Written by Mike Baehr | Filed under reviewsPortable GrindhouseMomeJordan CraneJacques BoyreauGilbert HernandezGahan WilsoneventsBlazing CombatBest of 2009 8 Jan 2010 2:48 PM

Today's Online Commentary & Diversions:

List: On the Forbidden Planet International Blog Log, guest critic Chris Marshall's top 10 graphic novels of 2009 places Blazing Combat in a tie for 4th place: "There was a time when War Comics told War Fact. They showed us the blood, death, camaraderie and horror. [This] series did just that and didn’t hold back."

Review: "Fantagraphics has truly pulled out all the stops on the production of [Gahan Wilson: Fifty Years of Playboy Cartoons], giving it such marvelous style and pizzazz. ... But it’s the content, of course, that is truly king. If the 20th century was indeed the American century, then Wilson is a cartoonist who had a hell of a time chronicling it, mocking it, signifying it, and holding it up to the light—albeit through his own twisted lens... The work is tremendous and witty and, as always with an excellent retrospective, it offers the reader an excellent chance to walk back in time through decades of experiences, memories, turbulences and triumphs, and just plain old human oddities. What’s truly amazing is how, for more than 50 years, Wilson rarely misses a witty beat." – John Hogan, Graphic Novel Reporter

Preview/Plug: FEARnet presents some favorite pages, with commentary, from Portable Grindhouse: The Lost Art of the VHS Box

Plug: Chris Jacobs of Sub Pop Records plugs the "predictably, really great" Mome Vol. 17, which includes artwork by Rick Froberg, who plays in Sub Pop band Obits, and the release party this Sunday at Bergen Street Comics in Brooklyn, where Rick will be signing

Plug: There's much love for Jordan Crane at French blog La Soupe d'Espace

Plug: At Comic Book Galaxy, Johnny Bacardi, a Jaime Hernandez partisan when it comes to Love and Rockets, says "But this upcoming Troublemakers looks kinda interesting... despite my preference for Jaime, I think I'll pick this up when I see it..."

Daily OCD: 1/7/10
Written by Mike Baehr | Filed under The Comics JournalPeanutsJordan CraneJoe SaccoJasonHo Che AndersonCarol TylerBest of 2009 7 Jan 2010 3:32 PM

Online Commentary & Diversions

List: Any best-of list that leads off with a Maria Bamford reference is all right with me. NPR's Glen Weldon rounds up his best graphic novels of 2009, including You'll Never Know, Book 1:  A Good and Decent Man by C. Tyler ("...Tyler lets her warm, fluid art draw the parallels between herself and her father, and hint at a darker story behind it all") and Low Moon by Jason ("The deadest of deadpan humor. Jason's cartoony, utterly affectless characters interact is ways that are horrible, hilarious and sad — often at the same time.")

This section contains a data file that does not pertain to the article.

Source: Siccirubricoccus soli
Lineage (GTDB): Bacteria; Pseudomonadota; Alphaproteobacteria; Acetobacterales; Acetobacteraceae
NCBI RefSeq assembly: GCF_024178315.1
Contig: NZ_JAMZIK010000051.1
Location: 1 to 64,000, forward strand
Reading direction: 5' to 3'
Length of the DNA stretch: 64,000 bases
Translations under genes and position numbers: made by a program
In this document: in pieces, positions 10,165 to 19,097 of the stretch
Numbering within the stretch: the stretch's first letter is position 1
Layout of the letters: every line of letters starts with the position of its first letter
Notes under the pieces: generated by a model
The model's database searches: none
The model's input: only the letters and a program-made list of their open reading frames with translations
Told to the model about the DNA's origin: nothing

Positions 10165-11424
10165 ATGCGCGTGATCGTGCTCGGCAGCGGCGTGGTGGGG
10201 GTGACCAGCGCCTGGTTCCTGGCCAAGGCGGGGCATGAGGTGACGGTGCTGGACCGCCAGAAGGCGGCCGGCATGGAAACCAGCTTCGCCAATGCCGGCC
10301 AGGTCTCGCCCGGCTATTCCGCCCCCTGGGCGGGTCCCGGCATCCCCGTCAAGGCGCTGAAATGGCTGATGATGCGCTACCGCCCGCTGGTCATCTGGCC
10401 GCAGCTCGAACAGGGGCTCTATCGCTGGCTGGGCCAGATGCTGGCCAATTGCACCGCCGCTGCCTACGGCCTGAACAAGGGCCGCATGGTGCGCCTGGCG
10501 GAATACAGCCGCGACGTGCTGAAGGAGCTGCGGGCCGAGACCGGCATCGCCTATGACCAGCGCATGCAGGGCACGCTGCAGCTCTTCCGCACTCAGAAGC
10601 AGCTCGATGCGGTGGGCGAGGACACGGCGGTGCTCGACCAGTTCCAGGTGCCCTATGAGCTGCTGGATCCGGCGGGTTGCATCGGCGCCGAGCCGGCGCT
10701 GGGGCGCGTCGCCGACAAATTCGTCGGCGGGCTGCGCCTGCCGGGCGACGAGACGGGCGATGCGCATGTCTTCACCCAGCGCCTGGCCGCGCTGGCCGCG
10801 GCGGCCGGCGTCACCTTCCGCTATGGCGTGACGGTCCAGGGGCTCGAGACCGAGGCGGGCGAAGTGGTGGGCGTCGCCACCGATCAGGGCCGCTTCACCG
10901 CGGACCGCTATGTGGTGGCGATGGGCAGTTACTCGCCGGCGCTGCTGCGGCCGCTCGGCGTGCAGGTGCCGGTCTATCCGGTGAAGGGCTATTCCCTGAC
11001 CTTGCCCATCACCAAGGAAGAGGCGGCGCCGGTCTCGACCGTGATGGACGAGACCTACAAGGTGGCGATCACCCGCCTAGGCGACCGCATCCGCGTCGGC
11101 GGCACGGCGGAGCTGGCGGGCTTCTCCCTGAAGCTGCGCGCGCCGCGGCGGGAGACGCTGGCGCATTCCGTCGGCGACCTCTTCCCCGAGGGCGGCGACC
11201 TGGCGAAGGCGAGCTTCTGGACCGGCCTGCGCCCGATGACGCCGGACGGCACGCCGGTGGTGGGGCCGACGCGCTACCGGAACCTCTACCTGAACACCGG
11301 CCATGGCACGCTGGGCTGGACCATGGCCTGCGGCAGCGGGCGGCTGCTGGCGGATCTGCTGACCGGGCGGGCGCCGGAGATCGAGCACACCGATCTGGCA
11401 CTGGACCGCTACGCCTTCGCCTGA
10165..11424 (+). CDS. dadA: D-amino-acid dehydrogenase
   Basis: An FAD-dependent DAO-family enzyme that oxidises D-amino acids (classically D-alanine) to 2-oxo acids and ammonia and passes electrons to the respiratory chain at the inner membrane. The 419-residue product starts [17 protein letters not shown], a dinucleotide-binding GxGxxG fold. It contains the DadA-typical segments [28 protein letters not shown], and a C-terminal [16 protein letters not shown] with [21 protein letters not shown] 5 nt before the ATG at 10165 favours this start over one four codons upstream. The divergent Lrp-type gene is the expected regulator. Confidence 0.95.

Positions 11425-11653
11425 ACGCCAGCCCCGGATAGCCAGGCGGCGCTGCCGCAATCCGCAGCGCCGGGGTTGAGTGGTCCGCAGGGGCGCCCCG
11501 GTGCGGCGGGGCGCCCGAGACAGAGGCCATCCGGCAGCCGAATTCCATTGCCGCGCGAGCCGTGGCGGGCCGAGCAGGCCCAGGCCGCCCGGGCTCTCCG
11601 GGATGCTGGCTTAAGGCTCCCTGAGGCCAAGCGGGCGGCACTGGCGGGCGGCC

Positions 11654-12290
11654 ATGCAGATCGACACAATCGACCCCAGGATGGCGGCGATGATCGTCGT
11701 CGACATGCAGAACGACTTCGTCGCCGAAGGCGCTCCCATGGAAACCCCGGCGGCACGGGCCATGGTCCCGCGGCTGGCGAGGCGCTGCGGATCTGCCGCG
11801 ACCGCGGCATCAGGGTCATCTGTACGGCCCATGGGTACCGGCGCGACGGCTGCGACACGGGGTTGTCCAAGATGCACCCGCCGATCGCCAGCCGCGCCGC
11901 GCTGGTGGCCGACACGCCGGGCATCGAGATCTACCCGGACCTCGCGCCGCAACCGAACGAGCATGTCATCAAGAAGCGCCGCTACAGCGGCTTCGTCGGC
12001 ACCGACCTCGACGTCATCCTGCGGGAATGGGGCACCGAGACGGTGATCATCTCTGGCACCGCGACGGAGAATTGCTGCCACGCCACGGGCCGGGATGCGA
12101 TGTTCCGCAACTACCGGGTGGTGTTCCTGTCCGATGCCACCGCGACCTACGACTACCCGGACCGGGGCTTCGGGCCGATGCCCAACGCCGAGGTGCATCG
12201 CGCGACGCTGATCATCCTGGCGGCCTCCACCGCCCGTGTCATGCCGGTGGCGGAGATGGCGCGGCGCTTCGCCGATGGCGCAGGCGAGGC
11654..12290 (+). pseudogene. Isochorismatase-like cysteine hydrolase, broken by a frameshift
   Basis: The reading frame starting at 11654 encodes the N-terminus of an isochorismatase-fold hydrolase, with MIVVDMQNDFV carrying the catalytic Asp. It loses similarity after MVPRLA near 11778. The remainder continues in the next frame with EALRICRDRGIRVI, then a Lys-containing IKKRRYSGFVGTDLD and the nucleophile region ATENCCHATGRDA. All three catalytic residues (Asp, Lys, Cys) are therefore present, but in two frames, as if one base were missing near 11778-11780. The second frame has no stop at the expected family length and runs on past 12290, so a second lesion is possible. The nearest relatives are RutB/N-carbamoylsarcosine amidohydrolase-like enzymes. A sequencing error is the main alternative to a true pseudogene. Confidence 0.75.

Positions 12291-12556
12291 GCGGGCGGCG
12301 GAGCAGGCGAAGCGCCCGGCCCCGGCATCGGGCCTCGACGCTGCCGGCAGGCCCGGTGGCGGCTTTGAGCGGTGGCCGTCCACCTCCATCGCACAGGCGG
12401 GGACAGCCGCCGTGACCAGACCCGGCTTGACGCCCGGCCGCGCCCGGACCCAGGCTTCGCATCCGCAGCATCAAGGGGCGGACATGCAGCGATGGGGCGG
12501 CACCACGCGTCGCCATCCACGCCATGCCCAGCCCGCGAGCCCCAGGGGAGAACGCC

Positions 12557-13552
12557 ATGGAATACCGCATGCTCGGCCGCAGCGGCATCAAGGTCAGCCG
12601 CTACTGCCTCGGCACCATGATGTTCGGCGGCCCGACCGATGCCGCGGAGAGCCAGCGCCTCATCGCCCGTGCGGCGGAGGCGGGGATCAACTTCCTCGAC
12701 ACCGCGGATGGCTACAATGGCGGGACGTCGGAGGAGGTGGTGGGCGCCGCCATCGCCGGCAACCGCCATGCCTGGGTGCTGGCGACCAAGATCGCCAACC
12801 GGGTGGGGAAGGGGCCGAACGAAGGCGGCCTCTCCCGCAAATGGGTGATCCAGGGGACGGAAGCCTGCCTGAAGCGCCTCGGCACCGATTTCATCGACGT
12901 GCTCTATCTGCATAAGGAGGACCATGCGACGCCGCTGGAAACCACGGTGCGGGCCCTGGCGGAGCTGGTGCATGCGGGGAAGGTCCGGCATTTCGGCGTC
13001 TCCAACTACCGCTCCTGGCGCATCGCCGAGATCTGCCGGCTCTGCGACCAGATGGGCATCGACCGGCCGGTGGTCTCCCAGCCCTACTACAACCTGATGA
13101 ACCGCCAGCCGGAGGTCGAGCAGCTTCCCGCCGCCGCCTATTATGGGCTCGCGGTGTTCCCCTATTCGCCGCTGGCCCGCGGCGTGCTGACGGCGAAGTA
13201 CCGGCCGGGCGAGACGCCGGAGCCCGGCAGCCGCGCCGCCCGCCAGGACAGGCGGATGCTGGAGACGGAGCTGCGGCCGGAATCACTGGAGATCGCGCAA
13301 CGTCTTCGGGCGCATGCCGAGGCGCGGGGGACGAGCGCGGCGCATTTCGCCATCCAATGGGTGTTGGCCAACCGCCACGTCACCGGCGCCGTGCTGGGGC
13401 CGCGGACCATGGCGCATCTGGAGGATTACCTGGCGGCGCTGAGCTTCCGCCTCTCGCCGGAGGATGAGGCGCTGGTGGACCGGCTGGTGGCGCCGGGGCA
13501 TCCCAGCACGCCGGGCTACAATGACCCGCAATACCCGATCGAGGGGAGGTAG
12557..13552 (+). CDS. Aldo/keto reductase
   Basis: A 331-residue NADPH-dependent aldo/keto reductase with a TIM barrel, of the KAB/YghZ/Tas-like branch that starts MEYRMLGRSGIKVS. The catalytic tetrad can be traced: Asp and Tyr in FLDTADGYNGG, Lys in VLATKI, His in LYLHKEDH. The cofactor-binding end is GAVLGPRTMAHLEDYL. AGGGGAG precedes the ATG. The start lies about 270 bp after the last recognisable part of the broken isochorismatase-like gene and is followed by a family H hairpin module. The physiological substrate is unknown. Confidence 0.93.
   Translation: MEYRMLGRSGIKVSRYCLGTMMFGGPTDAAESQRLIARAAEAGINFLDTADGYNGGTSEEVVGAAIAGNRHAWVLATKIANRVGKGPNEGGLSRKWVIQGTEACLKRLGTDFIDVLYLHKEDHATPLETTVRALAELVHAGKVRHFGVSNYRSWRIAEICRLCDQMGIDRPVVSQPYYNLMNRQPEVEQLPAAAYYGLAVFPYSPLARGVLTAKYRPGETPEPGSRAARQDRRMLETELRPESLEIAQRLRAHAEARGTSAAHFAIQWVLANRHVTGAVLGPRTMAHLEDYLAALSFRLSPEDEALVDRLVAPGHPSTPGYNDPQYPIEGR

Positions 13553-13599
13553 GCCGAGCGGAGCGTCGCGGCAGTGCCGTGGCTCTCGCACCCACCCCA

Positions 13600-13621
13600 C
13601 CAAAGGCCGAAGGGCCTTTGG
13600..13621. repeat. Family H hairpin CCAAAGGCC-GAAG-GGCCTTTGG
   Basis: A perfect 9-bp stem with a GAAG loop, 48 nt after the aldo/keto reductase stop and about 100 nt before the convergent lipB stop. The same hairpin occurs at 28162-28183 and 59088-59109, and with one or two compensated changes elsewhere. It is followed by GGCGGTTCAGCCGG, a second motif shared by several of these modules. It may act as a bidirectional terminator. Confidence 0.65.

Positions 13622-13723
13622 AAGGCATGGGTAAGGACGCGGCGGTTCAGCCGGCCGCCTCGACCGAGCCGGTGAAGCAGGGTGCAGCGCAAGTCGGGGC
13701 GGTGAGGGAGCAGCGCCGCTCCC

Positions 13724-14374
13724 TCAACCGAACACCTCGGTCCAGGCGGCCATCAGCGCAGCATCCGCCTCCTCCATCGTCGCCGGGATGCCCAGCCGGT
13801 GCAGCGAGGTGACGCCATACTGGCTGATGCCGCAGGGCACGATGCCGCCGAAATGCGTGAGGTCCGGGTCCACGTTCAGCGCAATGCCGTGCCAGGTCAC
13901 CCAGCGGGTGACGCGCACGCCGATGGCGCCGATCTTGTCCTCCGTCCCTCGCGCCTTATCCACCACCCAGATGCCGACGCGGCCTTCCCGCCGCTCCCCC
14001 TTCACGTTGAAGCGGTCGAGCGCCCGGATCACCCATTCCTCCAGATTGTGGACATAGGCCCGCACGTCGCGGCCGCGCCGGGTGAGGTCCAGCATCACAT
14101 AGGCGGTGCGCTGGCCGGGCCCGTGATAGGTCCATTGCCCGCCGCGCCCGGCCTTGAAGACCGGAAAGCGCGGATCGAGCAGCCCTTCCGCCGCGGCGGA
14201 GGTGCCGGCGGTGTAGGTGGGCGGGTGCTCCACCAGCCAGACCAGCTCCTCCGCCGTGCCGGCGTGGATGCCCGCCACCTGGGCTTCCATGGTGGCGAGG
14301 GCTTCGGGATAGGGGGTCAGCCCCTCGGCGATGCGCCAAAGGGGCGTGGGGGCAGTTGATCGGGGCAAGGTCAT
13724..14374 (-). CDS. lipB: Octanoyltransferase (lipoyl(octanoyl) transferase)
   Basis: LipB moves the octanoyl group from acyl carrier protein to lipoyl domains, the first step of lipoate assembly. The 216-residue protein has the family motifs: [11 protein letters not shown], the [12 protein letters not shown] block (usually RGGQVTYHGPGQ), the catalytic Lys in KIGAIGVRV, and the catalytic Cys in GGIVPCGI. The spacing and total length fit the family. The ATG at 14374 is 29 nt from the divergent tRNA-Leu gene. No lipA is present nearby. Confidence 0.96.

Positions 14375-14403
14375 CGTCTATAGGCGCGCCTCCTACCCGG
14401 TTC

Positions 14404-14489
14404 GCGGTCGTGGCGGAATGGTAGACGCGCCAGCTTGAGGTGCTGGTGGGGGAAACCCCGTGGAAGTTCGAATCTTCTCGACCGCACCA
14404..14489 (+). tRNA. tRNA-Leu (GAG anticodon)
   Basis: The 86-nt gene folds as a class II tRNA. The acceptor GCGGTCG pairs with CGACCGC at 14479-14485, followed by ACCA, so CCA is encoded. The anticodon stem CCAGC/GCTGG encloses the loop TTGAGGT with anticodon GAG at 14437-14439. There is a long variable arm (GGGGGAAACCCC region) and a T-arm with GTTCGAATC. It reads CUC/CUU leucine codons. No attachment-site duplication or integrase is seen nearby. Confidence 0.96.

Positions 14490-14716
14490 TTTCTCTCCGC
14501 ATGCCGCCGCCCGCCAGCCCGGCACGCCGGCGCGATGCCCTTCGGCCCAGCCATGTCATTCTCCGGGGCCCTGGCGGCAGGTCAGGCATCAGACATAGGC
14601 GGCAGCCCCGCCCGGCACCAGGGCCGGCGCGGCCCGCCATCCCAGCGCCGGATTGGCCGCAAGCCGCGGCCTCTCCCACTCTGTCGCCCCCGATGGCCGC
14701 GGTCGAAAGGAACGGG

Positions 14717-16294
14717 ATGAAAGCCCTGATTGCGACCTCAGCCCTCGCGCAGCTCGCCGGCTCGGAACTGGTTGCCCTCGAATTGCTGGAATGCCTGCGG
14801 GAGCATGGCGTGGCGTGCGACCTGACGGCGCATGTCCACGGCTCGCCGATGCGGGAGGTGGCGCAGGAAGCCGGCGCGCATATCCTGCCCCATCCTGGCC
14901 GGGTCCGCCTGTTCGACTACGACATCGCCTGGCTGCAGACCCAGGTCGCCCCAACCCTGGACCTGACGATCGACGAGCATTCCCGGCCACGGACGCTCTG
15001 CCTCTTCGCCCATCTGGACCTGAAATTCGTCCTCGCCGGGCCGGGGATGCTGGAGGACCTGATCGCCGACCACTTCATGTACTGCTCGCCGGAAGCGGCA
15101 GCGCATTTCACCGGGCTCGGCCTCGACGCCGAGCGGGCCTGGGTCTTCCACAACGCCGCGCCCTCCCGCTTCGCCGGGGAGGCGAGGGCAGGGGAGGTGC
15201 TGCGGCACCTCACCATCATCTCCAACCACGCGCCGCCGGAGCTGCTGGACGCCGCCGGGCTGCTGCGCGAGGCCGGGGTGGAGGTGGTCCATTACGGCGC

List: At Ain't It Cool News, Mark L. Miller names I Killed Adolf Hitler by Jason to his Top Ten Independent Comics of the 2000s

List: Josh Flanagan of iFanboy names The Best Comics of the Decade, including Palestine by Joe Sacco: "More than any of the documentaries or news stories I've seen, Palestine shaped my view about what things are like in the Palestinean territories. Joe Sacco spent time with the people who live there, and explored the sticky, nearly untenable situation that persists today. Sacco's cartoons put a human face on the people involved, and it's a stunning work, comics or otherwise."

List: Library Journal knows that no list of 24 Graphic Novels for African American History Month would be complete without King: The Special Edition by Ho Che Anderson: "Widely acknowledged as a masterpiece, this award-winning biography invokes King’s flaws, tragedies, and triumphs."

List: The owner of the Love & Maggie blog lists a personal Top 10 All-Time Issues of The Comics Journal; the ones that are still in print are #59, #71, #238, #250, and #298

List: Online Universities judges Jordan Crane's The Last Lonely Saturday to have one of the 50 Most Captivating Covers of All Time

Commentary: The Hooded Utilitarian's Noah Berlatsky tells a funny anecdote about Peanuts and spiritual enlightenment

Daily OCD: 12/31/09
Written by Mike Baehr | Filed under Tony MillionaireSteve BrodnerPrince ValiantPeanutsPaul KarasikMichael KuppermanKevin HuizengaJordan CraneJohnny RyanJoe SaccoJacques TardiIvan BrunettiHumbugHans RickheitHal FosterGahan WilsonFletcher HanksDavid LevineDash ShawCharles M SchulzBlazing CombatBest of 2009Al Columbia 31 Dec 2009 12:38 PM

Whew, what a year! Online Commentary & Diversions returns next week.